On paper, Nigerians are supposed to speak British English due to their past as a British colony. However, most Nigerians speak a unique combination of British English and Nigerian English. It is filled with words and phrases that sound familiar but are not always correct. Here are the wrong and right ways to say what you want in Nigeria!
Many Nigerians use the word “gist” instead of gossip. Some even turn it into a verb, saying “She gisted me about her friend”, meaning that she shared some gossip. And while the word “gist” exists in English, it means the theme of a speech or other literary work and is never used as a verb.
The word “disvirgin” is exclusive to Nigeria. In most cases, it is used in relation to a woman losing her virginity. It can also mean someone doing something for the first time. However, that word does not exist in the English language and its correct equivalent is “deflower”.
3. Running Nose
When you meet someone who has a cold, you can often hear them say “I have a running nose”. At first, this phrase seems totally logical, since there is indeed water running from your nose when you’re sick. Still, in proper English, you will have to say “I have a runny nose” instead.
If you talk to other Nigerians every day, there is a good chance you often hear the word “mediocre” being used as a noun – for example, “My class is full of mediocres”. However, while this word exists in English, it is only used as an adjective meaning something very average in quality or ability, not as a noun.
5. Another Money
To a Nigerian ear, the phrase “Give me another money” may seem completely fine, but to anyone not familiar with the Nigerian version of the English language, it will probably seem very odd. The important thing to know here is that money is an uncountable noun and you can’t say “another money”; use “more money” instead.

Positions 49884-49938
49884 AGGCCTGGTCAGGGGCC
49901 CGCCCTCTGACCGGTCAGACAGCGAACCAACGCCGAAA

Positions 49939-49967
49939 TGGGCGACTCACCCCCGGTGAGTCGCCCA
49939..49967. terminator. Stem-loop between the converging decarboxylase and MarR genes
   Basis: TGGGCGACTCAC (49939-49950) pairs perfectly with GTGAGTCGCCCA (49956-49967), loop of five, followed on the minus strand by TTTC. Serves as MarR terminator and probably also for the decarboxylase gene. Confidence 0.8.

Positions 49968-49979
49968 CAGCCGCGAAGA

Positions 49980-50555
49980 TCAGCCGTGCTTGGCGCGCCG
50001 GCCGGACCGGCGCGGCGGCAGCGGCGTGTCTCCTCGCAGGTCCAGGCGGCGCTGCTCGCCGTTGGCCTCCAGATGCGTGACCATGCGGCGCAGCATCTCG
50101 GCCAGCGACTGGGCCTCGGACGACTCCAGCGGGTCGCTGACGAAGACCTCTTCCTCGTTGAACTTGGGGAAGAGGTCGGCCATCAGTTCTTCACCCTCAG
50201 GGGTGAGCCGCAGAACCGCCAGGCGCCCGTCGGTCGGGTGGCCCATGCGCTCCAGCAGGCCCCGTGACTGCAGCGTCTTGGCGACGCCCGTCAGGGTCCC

When driving with a fellow Nigerian, you can often hear him say he will make an upturn right now, meaning that he will make an overturn or reverse his car. The word “upturn” exists in English but has a different meaning: as a noun, it means an improvement in business or personal life, and as a verb, it refers to something being turned upside down.
Talkless is one of those words and phrases that are nearly exclusive to Nigeria. Instead of meaning something that is silent, “talkless” in Nigeria is used in the same context as “let alone”. For example, “I didn’t have breakfast, let alone dinner” usually sounds in Nigerian English as “I didn’t have breakfast, talkless of dinner”.
When a Nigerian sees a chubby baby or someone who can be classified as overweight, he will likely refer to them as “plumpy”. However, that word does not exist in English and is actually a combination of “plump” and “chubby”, which both mean nearly the same thing.
You will easily find the word “opportune” in the English dictionary, but probably in a very different context. Nigerians widely use “opportune” as a verb and even add an -ed ending to it to use it in the past tense – for example, “I was opportuned to get a new job”. The truth is that the only correct use of “opportune” is as an adjective, not a verb.
10. Yearly Anniversary
We all know the meaning of the word “anniversary”, which is why it can be so surprising to hear someone say “yearly anniversary” for the first time. This phrase creates a redundancy since the word “anniversary” already refers to something that takes place every year, which makes adding “yearly” to it completely unnecessary.
Culled from Jiji Blog